Chronic Illness and Trauma
I want to validate that living through chronic illness can be quite traumatic. Sometimes friends, family, and even doctors do not recognize the trauma around this process. They may generally state that “you need to stop being so worried, anxious, or paranoid”. However, there are real life anxiety-provoking things that can happen with chronic illness such as recurrence of the disease, lack of recovery, and abandonment from family and/or friends who you trusted to stick it out.
Betsy Seifter, PhD (2010) says that trauma from chronic illness refers to both the physical impact as well as the emotional wounds. She says, “Chronic illness is traumatic on both levels–the physical, obviously, but also the mental and emotional. People who are ill very often display classic symptoms of post-traumatic stress, even if they don’t have the full-blown disorder”.
Seifter (2010) describes several ways that trauma can display itself in a person with a chronic or life threatening illness:
1. Some people who are chronically ill develop guardedness and don’t let others in. She says, “Some who are ill develop a veil of impenetrability–you can’t see in (and it’s possible they can’t see out)”.
2. Some people are in “combat mode”. They develop defensiveness and may become vigilant about what people say to them
3. Others become extremely vigilant about the return of symptoms or the recurrence of the illness OR the next symptom or exacerbation of symptoms.
According to Seifter (2010), it may seem easier for some to deny their experience as being traumatic or difficult. Though she acknowledges that some people deal better with their illnesses than others; Seifter says that it may not be best to shrug off the emotional experience of having the illness. It may be better to acknowledge the “dark side”. Specifically, she says
“By recognizing the traumatic aspects of illness the ill person can potentially break through denial, modulate obsession, lessen rage. Group therapies for people who’ve been in battle or sexually assaulted have in common a “telling” of the trauma, which robs it of some of its power to haunt; support groups for the chronically ill have a similar expressive function, as patients trade stories of their symptoms, surgeries, and treatment regimens. And a consequence of this “being in touch” with the pain-with the anger, preoccupation, sadness- can sometimes, over time, be a road to putting the illness in its place. It is part of life, sometimes overwhelmingly so; but it might not have to be all of life.”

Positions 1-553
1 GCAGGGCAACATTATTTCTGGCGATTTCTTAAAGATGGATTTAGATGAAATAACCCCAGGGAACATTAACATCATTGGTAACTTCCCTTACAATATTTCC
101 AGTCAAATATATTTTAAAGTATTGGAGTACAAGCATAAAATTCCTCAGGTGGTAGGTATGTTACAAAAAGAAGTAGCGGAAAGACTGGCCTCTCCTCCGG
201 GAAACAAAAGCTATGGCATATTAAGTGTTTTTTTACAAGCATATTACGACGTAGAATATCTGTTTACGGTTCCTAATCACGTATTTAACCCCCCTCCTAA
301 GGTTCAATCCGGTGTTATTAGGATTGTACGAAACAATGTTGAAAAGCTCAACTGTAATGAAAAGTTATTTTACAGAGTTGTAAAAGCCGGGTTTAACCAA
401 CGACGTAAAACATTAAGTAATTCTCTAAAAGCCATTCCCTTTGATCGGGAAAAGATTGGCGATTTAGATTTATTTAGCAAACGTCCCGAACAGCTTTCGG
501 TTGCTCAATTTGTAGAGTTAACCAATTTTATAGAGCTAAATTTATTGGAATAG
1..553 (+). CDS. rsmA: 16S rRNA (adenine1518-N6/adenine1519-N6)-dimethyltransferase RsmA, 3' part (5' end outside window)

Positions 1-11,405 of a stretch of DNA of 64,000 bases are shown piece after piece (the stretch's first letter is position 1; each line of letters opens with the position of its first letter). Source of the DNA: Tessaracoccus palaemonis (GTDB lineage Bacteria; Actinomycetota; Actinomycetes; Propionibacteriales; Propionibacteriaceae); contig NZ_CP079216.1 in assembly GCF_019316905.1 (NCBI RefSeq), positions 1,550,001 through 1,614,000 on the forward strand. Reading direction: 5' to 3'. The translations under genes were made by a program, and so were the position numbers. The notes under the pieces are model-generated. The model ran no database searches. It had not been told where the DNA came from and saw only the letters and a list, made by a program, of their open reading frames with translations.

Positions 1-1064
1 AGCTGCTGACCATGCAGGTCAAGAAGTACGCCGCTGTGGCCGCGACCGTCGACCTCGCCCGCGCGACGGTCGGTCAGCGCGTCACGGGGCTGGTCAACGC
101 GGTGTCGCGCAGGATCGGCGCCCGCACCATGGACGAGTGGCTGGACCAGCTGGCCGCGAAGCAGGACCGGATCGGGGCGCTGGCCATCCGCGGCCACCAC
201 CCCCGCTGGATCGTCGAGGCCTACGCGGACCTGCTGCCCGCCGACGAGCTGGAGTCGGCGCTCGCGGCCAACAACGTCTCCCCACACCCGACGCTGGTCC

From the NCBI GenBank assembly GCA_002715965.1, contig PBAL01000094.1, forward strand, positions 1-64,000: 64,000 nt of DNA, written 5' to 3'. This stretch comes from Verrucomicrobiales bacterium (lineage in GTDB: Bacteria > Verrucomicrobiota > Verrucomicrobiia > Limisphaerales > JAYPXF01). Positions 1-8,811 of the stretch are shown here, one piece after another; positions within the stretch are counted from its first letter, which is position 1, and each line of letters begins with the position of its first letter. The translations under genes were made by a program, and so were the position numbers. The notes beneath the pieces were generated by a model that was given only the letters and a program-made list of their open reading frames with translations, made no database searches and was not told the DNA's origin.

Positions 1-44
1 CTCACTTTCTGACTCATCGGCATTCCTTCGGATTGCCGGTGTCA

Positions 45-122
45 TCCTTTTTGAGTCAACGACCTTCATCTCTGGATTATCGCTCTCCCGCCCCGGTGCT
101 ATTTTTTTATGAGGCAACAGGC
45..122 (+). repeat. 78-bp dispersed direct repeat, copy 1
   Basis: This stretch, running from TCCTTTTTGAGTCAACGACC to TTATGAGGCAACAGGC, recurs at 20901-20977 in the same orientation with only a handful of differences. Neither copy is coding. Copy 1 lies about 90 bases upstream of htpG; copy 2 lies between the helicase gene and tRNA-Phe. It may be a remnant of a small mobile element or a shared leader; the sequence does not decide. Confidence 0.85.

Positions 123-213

Here are some things about our illness that we may express traumatic responses to…
1. Fear of recurrence of symptoms or lack of a cure
2. Hypervigilence around looking for the return of illness
3. Fear of getting close to others
4. Avoidance of things that we associate illness with, such as missing doctors appointments or putting off testing or surgeries
Take a moment to think about some other aspects of our illnesses that feel traumatic?
So, what is vicarious trauma in relation to chronic illness? Who is likely to experience vicarious trauma? –Spouses, parents, or caretakers may experience traumatic feelings/symptoms (just as they do loss) as they go through this process with us.
Processing the fact that living with a chronic or life threatening illness is traumatic is key to healing and emotionally dealing with the illness. Empowerment may come from telling our stories. When doing trauma work, my focus has been on primarily allowing for narration of our stories as a way of healing and empowerment. Remember these points:
- There is power in your voice!
*Narration: The details of your story never change but the way you tell the story can change. You will begin to tell your story as a survivor and not a victim. You have been victimized and the details of the story are the same. But the way you tell your story changes as you become more empowered. This is true with trauma and healing. Tony Robins, motivational speaker, talks about the power of the way we tell our stories. He tells the story of Steve Jobs (RIP). When Steve Jobs was a child, a neighbor was being mean and told him, “you were discarded and not wanted” because little Steve was adopted. His adoptive parents, however, told him, “You were CHOSEN”. He internalized what his parents told him and that is how he told his story from then on. That became is story and he reached the level of aspired greatness!
- You have the right to tell your story as many times as you need to and to be listened to
- You deserve to be heard!Some ways to do this include, talking to people you can trust, such as spouse or loved one, making sure your doctors or treatment team understand your history and your medical story from your perspective, engaging in vocalizing through spreading awareness (blogs, youtube, etc.), and/or being involved in therapy where you can safely talk about the trauma around your illness.
Robbins, A. (2011) http://www.tonyrobbins.com
Seifter, B. (2010). Trauma and Illness: A Trip to the Dark Side. Retrieved March 26, 2014, from http://www.psychologytoday.com